Causes of death defined in young adults with type I diabetes
medwireNews: Mortality rates are high among adolescents and young adults with type I diabetes, with more than half caused by acute or chronic complications, researchers report.
“Both acute and chronic complications cause substantial premature mortality, implying a continuous need for improved diabetes care,” say Vibeke Gagnum (Oslo University Hospital, Norway) and colleagues.
Most notably, the researchers found that 15.0% of all deaths and 21.8% of those occurring within 20 years of diabetes diagnosis were associated with alcohol, which they report is about five to seven times higher than the rate of alcohol-associated deaths for the general population of Norway.
“Our study suggests that increased awareness of alcohol-related death should be encouraged in clinics providing health care to this group of patients,” the team highlights in Diabetes Care.
They monitored 719 patients diagnosed with type I diabetes at the age of 15 to 29 years over an average 29.6-year period, during which 20.6% died.
The overall mortality rate was 6.96 per 1000 person–years, which was between four and five times higher than the rate for the general population. Cumulative mortality by years since diagnosis was 6.0% at 10 years, 12.2% at 20 years, and 18.4% at 30 years.
Younger patients, aged 15–34 years, were around seven times more likely to die than people of a similar age in the general population. The difference reduced with age, with the difference four times higher for patients aged 45–65 years.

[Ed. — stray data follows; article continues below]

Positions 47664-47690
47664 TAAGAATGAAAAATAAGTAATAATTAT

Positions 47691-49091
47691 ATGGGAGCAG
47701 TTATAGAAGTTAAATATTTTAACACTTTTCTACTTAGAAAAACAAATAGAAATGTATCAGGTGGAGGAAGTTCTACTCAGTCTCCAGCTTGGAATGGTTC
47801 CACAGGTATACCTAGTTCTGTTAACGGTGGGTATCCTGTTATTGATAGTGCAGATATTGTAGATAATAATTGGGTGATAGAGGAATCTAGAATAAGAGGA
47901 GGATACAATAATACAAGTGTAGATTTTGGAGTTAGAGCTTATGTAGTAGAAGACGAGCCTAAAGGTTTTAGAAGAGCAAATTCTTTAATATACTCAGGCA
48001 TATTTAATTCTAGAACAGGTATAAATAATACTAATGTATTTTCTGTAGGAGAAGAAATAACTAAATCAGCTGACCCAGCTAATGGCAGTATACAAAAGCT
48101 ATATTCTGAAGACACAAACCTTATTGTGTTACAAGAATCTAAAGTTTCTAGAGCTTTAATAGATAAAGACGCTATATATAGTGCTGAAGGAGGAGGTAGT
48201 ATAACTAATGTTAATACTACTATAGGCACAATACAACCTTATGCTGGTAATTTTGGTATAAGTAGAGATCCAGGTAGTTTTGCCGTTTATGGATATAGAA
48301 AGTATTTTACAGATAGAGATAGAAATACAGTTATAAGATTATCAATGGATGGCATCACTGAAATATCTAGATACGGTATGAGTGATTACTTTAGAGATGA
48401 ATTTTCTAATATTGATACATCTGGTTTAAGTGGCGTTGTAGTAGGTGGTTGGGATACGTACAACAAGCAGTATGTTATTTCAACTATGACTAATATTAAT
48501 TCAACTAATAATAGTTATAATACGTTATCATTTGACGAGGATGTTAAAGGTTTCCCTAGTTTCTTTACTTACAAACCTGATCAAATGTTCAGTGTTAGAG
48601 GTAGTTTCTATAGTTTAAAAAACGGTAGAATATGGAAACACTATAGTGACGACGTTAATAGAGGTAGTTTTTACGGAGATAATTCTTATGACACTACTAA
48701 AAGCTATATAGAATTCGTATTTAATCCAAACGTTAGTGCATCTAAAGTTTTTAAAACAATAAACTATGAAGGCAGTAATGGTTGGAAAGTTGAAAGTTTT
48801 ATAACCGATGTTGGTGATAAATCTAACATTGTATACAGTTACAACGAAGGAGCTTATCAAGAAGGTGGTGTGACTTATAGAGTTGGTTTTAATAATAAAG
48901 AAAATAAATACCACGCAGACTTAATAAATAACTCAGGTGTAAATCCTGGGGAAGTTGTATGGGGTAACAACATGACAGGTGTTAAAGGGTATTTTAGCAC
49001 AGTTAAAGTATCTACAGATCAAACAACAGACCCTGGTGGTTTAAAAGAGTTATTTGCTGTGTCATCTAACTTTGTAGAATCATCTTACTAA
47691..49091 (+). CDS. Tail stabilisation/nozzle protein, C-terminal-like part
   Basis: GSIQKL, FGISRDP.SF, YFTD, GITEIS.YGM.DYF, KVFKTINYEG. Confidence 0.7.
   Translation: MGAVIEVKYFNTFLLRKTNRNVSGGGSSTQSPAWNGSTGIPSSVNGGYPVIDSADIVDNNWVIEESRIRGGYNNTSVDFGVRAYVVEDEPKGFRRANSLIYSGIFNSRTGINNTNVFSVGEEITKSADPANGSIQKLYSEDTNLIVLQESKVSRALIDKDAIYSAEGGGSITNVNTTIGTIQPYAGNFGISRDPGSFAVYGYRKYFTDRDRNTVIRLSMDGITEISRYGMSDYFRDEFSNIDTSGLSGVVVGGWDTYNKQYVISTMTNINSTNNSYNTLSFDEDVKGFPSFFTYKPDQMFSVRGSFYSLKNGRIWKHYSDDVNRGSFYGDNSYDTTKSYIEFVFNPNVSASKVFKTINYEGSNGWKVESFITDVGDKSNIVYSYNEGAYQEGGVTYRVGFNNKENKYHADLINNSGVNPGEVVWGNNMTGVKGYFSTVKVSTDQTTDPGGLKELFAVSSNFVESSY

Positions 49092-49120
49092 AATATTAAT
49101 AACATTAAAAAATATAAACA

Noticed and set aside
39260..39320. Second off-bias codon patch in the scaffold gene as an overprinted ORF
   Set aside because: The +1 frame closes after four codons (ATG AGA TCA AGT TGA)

The most common causes of death, determined from a Norwegian death and renal register and reviewed by a clinical committee, were chronic complications (including from renal failure and cardiovascular causes) in 31.8% and acute complications (including diabetic ketoacidosis and hypoglycemia) in 20.3%, followed by violent death in 19.6%, cancer in 12.8%, and other causes in 14.2%.
In younger patients, however, violent death and acute complications were the most common causes. “This leads us to speculate about increased risk behavior in young adults with type I diabetes,” the team comments.
They add that, in support of this, the risks of violent death and suicide were both around three times higher for young patients with type I diabetes than would normally be expected for this age group.
End-stage renal disease as a result of diabetic nephropathy developed in just 4.6% of patients at an incidence rate of 1.57 per 1000 person–years and at a low cumulative incidence of 4.8% at 30 years. But when present it increased the likelihood of death 8.7-fold, resulting in death within 10 years of being diagnosed in half of patients.
By Lucy Piper
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